Affordable LEED Gold housing comes to Dallas, with no corrugated steel or recycled tires involved

Beating the Cost of LEED: Dallas

Affordable LEED Gold housing comes to Dallas, with no corrugated steel or recycled tires involved

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    The 3,200-square foot house stands on a 50-by-150-foot lot and recalls the bungalow-style houses that came before it. But it’s a lot greener: May’s electric bill came to just $58. In the yard, drought-tolerant landscaping and drip irrigation helped nab LEED points.

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    The home’s floors are bamboo, and all paints are low- or no-VOC.

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    The fireplace facing is Coronado, a 1 ½-inch-thick veneer made of concrete. (Stone that can be drystacked isn’t readily available in the Dallas area and would need to be trucked in.)

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    Coronado veneer lines the first-floor powder room, too.

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    The semi-gloss paint used on kitchen cabinets finishes like oil, but it’s water-based and low-VOC. One of the few splurges in this sensible house is the kitchen’s glass tile backsplash.

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    A study on the first floor faces west to catch the afternoon light.

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    In the master bath, the tile contains more than 50% recycled material and a no-VOC stain.

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    The master bedroom, seen through the master bath, is on the first floor with a bay that gets southern exposure and faces the backyard. All windows are low-E2 and vinyl-clad with argon gas.

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    Adjacent to the second bedroom is a family room with a high vaulted ceiling and carpet made with recycled fibers.

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    The house includes a detached garage and a driveway that goes into the backyard. The concrete mixture contains 51% fly ash, which lightens the color and helps reduce heat absorption.

“Small energy footprint” isn’t a term you’d normally associate with anything built in Dallas. But affordable, green homes are coming to town, and neither corrugated steel siding nor recycled tires are involved. This green house is craftsman-style, moderately priced (about $620K), and LEED Gold certified. It’s 6218 Llano, a 3,200-square-foot home located in a walkable neighborhood that’s a 15-minute drive northeast of downtown.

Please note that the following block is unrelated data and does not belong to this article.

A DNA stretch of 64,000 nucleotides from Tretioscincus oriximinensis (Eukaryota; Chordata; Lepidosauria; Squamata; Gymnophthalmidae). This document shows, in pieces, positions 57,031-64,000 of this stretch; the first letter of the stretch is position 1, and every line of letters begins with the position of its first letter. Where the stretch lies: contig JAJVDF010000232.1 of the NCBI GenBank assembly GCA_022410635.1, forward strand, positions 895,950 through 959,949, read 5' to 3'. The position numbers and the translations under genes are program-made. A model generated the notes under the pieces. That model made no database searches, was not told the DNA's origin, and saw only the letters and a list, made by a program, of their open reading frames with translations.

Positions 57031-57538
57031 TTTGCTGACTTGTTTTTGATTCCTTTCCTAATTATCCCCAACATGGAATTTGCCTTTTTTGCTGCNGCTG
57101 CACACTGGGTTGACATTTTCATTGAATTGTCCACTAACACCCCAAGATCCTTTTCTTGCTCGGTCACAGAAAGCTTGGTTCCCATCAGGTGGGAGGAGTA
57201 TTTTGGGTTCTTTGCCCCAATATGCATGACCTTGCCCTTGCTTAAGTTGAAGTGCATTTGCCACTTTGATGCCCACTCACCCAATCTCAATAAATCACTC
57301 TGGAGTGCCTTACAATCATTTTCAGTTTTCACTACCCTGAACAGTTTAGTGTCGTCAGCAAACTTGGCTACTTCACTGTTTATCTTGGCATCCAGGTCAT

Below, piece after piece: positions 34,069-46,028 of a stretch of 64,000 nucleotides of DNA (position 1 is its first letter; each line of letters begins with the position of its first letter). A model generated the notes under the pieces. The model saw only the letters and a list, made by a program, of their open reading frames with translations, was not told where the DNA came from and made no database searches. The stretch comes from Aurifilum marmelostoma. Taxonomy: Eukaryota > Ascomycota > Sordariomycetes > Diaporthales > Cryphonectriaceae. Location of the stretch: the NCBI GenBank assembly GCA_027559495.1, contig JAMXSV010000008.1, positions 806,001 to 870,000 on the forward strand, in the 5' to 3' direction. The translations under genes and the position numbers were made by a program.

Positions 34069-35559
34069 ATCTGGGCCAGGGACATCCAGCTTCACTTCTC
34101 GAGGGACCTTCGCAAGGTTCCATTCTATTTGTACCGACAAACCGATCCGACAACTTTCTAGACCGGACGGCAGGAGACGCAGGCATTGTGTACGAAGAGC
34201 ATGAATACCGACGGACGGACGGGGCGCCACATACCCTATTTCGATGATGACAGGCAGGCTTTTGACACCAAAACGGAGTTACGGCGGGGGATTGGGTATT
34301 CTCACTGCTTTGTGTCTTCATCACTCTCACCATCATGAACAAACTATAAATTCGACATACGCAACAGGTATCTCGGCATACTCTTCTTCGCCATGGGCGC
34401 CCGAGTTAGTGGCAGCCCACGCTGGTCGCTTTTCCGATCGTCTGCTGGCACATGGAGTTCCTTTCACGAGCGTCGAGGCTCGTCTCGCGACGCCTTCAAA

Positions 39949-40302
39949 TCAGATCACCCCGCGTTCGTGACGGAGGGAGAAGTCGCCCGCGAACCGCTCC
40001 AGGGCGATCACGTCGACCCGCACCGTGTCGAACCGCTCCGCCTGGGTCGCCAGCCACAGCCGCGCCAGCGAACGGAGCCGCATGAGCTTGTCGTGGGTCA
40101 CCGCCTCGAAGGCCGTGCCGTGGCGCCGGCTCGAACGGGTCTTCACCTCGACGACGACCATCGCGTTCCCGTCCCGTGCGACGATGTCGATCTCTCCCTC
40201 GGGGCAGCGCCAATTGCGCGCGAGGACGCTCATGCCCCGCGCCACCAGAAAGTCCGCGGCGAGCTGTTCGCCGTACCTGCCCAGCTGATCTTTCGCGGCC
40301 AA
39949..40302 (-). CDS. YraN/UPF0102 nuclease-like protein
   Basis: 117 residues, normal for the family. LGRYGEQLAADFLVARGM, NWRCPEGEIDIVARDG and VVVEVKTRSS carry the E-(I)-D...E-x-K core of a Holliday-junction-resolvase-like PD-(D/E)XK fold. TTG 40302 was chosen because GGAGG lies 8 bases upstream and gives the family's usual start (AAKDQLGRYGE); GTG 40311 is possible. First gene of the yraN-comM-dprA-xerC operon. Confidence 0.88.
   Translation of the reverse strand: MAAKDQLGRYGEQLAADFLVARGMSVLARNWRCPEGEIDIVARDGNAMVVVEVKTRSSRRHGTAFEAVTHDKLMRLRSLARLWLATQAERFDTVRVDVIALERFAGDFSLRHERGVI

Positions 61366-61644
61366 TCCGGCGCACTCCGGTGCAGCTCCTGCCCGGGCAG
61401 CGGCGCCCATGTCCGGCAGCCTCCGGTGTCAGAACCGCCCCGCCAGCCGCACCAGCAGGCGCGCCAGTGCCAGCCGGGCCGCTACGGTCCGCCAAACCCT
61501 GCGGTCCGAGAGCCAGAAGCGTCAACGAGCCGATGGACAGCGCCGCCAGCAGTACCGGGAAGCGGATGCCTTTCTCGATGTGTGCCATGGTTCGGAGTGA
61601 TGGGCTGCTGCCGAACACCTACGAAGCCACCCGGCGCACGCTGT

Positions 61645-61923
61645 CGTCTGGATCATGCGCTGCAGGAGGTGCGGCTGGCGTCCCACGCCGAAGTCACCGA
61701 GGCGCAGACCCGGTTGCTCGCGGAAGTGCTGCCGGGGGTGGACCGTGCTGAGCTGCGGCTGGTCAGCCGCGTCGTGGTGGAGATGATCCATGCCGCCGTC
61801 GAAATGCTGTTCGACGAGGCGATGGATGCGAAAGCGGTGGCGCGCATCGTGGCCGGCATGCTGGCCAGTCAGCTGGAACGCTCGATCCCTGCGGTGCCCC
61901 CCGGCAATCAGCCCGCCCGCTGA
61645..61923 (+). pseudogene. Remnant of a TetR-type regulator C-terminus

Angela and Scott Branan of Greenbrook Homes built 6218 Llano as a spec house, but it sold just a couple of weeks after the certificate of occupancy was obtained. The house sits on a quiet street in Lakewood Heights, a once-sleepy pocket of Dallas that has turned vibrant. Full of small 1920s-, 30s-, and 40s-era tract homes, for years the community was a gap neighborhood between downtown and the fashionable enclave of Lakewood. Now, young families are moving into Lakewood Heights, remodeling or tearing down the modest 1,000 -to 1,200-square-foot prairies, Tudors, and bungalows that line the streets. In this walkable community, which boasts a lake, bike and running trails, and a Whole Foods all accessible by foot, the Branans saw opportunity on a 50-by-150-foot lot.

“It seemed to be a part of town that appreciated green homes more than the rest of Dallas might,” comments Angela Branan.

LEED Gold certification was attained at a reasonable price—just $5 more per square foot compared to a similar, non-LEED Gold home. How? With a 16-seer HVAC system with an energy recovery ventilator, a combination of blown blanket and open cell foam insulation, low-E2 vinyl clad windows with argon gas, drought-tolerant landscaping with drip irrigation, low- and no-VOC paints and finishes, HardiePlank siding, WaterSense fixtures, low-flow toilets, and bamboo floors.

“We kept hearing that people were sick of the ‘North Dallas special,’ and we were, too,” says Branan, referring to the McMansions typical to Dallas suburbs that were popping up in Lakewood Heights. She points out that when the new, Craftsman-style spec house was completed, “the neighbors said, ‘thank you.’” In fact, 6218 Llano has been so well received that Greenbrook Homes has launched a similar house project two blocks away. The new project, though, pushes things even further—thanks to details like solar panels and doors made of recycled wheat, it’s LEED platinum.

Amy Albert is a senior editor at Builder.

Learn more about markets featured in this article: Dallas, TX.